Arming the Union through Innovation, Genius, and Agency
Men, Machine, & the Carbine
Big Risk, Big Loss
In 1857 the next Secretary of War John G. Floyd was interested in purchasing carbines for the army. If they passed testing, then the government would buy $90,000 worth of Burnside carbines. The Burnside passed the first round of testing, so inventor Ambrose Burnside began creating the order. With the economy taking a downturn and his already existing financial problems, his carbine manufacturing took him further and further into debt. Then the government pushed the order back to do a second round of testing, severely straining the already financially strapped company. Although the Burnside Carbine successfully completed the second test, Floyd refused the large contract with Burnside in early 1858. The government would buy only a small portion of the original order, and the large contract went to a political ally of Floyd’s. That loss of contract marked the end of Burnside’s career as an industrialist. He was so deeply in debt that he assigned everything to the company’s investors (rather than formally declaring bankruptcy), including his patent.1a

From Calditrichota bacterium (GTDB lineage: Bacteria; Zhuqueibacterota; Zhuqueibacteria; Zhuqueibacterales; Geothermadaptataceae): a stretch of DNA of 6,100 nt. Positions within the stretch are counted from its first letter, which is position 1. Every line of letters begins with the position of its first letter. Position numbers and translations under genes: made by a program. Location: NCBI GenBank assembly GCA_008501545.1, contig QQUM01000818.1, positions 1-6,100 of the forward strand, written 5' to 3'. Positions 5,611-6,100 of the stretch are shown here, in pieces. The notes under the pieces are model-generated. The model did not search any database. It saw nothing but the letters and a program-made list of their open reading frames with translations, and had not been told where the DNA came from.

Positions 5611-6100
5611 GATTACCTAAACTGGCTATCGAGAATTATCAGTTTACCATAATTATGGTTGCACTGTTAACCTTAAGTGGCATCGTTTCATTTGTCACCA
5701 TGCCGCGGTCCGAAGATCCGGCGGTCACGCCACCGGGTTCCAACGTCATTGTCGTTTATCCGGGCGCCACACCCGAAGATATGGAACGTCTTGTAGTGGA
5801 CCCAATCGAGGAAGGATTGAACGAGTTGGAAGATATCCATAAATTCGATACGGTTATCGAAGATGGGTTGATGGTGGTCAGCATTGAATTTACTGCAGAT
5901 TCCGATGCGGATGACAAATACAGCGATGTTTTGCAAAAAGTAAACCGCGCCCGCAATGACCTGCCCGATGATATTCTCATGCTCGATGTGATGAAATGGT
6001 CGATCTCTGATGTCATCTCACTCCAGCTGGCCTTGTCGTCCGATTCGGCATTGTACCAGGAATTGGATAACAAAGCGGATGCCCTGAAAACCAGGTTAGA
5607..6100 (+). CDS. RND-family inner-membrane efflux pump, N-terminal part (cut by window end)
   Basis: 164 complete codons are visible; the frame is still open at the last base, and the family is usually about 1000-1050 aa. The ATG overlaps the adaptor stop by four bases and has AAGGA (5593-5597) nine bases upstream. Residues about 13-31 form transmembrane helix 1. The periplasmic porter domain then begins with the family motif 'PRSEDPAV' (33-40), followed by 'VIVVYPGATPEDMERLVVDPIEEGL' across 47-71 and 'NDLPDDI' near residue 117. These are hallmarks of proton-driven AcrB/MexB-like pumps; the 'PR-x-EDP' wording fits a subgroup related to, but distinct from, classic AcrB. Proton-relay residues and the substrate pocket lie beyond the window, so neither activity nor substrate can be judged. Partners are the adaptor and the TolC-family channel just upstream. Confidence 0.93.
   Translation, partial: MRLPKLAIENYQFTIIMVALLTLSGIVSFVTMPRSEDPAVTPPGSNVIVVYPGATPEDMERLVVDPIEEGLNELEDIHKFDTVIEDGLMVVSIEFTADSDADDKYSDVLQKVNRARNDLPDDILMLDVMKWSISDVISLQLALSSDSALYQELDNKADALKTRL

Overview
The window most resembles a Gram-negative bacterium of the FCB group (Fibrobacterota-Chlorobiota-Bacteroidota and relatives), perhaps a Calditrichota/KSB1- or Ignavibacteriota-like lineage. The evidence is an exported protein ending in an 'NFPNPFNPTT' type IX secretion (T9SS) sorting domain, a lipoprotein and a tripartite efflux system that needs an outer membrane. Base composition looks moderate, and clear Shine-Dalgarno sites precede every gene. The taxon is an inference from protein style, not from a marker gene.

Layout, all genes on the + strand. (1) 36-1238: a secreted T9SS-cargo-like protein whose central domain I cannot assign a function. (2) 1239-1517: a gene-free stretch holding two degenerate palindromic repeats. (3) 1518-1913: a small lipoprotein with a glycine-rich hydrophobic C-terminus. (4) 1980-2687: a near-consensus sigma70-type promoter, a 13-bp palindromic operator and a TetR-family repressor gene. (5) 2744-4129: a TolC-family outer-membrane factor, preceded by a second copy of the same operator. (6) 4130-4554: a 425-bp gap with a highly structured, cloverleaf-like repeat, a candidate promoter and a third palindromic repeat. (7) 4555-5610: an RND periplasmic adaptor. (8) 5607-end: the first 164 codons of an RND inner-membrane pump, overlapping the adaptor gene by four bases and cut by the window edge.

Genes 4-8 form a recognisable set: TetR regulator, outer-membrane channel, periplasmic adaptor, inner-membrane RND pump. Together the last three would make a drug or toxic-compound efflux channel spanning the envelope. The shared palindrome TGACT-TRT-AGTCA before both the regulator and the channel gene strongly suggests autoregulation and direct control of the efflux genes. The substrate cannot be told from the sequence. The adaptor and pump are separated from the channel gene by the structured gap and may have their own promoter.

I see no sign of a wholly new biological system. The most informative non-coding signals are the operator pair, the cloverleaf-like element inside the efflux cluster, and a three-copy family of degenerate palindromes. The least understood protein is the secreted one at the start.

The Burnside Carbine
Later in 1858 the Bristol Rifle Works belatedly obtained over a $21,000 contract with the U.S. War Department, but Ambrose Burnside would not receive any of the profits.
a Burnside went out West to repay the company’s debts, leaving his wife with relatives during his journey.1 Ultimately he and his wife ended up in New York in 1860, where he was promoted to Treasurer of the Illinois Central Railroad there. Burnside had obtained a job working at the Illinois Central Railroad from his West Point friend, George B. McClellan.2 Later, during the Civil War, Burnside was a General of the Union's Volunteer troops, but arguably lacked good leadership skills.3
1 William Marvell, Burnside (Chapel Hill: The University of North Carolina Press, 1991), 12-13.
2 Marvell, Burnside, 13-14.
3 William B. Edwards, Civil War Guns: The complete story of Federal and Confederate small arms: design, manufacture, identification, procurement, issue, employment, effectiveness, and postwar disposal (Secaucus, New Jersey: Castle, 1982), 115.
PHOTO: LIBRARY OF CONGRESS
Secretary of War John B. Floyd c. 1855 - 1865
the piece of metal or wood that is molded into a machine part or carbine part
PHOTO: BRADY NATIONAL PHOTOGRAPHIC ART GALLERY; SOURCE: LIBRARY OF CONGRESS
Maj. Gen. Ambrose E. Burnside c. 1860 - 1865